Ways to Better Practice...

Updated: Nov 10, 2019

As a music teacher that goes into a number of schools, I teach many children every week some as young as 6. I see them achieve something new every single day, and that’s an amazing thing. 


Just today I had a child of 9 who was struggling with a rhythm and after 5 minutes said, ‘I can’t do this!’ and tried to give up. My response was to ask the child to put down his guitar and to clap the rhythm along with me. After a couple of minutes, he was clapping along perfectly and then was able to play along to the song without making a mistake. 



The thing I found most inspiring about this was not the fact he played along so well, but the fact that he’d just achieved something that a few minutes earlier he was convinced he’d never be able to do. That’s amazing, and I made sure I told him so.


The other side to teaching so many children is that I also see quite a few who either give up playing or come very close to it, and the main reason for this is frustration. Most of the time this frustration comes from two sources: one is the child’s self-belief – they simply don’t think that they can achieve; and the other is slow improvement, which can lead to boredom too.


Now luckily there really is one thing that can help with both of these, and that’s Practice. (Notice the capital 'P')



Practice for children is something that can be tricky as, on the main, they will need to be told to do it, but this is where a few strategies can help. 


One important thing is to understand that practice for a child is not the same as for an adult.  It won’t be something they plan themselves, and it won’t be driven by an achievable goal, or future desire. (See my other blog entry about this). 


Now, we can’t expect children to do this and nor should they. Instead, think ‘Fun’, ‘Short’, ‘Regular’ and ‘Positive’.


Fun:

Whatever they are practising, it needs to be fun. Children live in the moment, and it’s so much easier to engage with something when it’s fun.


Short:

5-10 minutes is enough as long as it’s regular.


Regular:

Just twice a week is plenty for new things to start becoming embedded; routine is very important to children’s development. 


Positive: 

The experience needs to be positive and this is really where the parent comes in. Give praise and encourage. 


But how can you help your child practise? Here are some simple ideas:


1. Ask your child to show you what they’ve done the day of their lesson. This is really important because the longer the gap between the lesson and the practice, the more that will be forgotten. Now when I say ‘show you’ that doesn’t mean that they hand you the book and walk off, it means they get out their book, remind themselves of the lesson and then play it for you. No matter what they play, your response to it must be positive. After you've done this a few times this will lead to your child automatically showing you what they’ve done after each lesson day because they will feel positive after doing so.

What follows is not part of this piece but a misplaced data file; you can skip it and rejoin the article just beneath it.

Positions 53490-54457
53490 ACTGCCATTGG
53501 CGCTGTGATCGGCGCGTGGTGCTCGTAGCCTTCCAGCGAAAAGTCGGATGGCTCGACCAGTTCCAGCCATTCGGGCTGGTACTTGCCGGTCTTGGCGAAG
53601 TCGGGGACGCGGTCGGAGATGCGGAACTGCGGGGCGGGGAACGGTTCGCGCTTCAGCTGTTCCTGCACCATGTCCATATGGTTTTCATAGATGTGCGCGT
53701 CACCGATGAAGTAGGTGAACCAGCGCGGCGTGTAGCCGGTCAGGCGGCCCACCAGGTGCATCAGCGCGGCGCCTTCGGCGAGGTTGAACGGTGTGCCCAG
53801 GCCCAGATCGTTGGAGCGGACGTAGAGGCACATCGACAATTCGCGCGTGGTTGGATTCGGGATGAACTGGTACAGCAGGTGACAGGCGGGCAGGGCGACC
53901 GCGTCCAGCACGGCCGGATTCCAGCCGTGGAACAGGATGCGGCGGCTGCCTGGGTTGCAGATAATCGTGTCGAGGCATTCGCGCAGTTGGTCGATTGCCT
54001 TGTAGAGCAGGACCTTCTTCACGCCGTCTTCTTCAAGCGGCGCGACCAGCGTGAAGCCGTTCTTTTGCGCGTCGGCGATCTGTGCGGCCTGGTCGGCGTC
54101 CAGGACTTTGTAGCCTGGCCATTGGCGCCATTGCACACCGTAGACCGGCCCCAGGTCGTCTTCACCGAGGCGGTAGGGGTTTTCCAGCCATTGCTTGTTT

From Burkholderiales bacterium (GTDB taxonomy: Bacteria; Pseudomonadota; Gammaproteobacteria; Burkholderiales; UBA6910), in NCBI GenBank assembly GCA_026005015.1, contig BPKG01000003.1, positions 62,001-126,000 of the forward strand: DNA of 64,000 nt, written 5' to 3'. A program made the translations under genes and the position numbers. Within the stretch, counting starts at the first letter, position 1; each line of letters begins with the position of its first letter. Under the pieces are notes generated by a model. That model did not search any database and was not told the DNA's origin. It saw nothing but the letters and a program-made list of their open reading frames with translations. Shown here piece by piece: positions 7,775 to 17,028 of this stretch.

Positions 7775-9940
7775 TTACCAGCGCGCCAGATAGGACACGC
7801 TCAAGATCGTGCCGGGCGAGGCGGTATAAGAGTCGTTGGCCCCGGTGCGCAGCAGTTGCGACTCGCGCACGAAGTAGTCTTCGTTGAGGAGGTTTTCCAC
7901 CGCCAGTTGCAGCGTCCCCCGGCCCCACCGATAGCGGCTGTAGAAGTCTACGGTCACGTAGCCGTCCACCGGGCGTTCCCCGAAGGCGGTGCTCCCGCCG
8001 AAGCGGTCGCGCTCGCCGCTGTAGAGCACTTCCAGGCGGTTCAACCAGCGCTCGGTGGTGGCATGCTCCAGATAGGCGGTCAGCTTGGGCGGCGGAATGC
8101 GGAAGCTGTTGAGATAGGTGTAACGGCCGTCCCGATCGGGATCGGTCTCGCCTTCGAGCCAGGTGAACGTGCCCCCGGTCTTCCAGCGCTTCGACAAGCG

2. Another idea is to play a simple game. Look at the book they’ve been using and call out some of the notes or chords they have studied. Again, give lots of positive feedback each time with maybe a reward once they reach a certain number of correct answers at the end of the week. 


3. Skype, WhatsApp video call etc can be great too. I often get my children to share what they've learnt with their grandparents over Skype, which is wonderful for them and the kids love showing off!


4. A fantastic way, and maybe the best, to encourage your children is to learn with them. Get them to teach you!


These simple tips will get your children playing more, and once they’ve learnt their first 4 or 5 chords, and know them well, they’ll be able to play a large number of songs, which will help lead to a love of music for life. 


One thing that is inescapable though is that as a parent it is going to be up to you to enthuse your child and to encourage them. Learning an instrument is a lot like learning to read and write. Children need a lot of input and regular practice. The music teacher can only show the students the new material and help them understand it, but unfortunately one short lesson a week is never going to be enough for people to really learn, and children can’t plan effectively for themselves.  


However, armed with just these few simple ideas and a positive attitude, empowered parents are the answer to everything!



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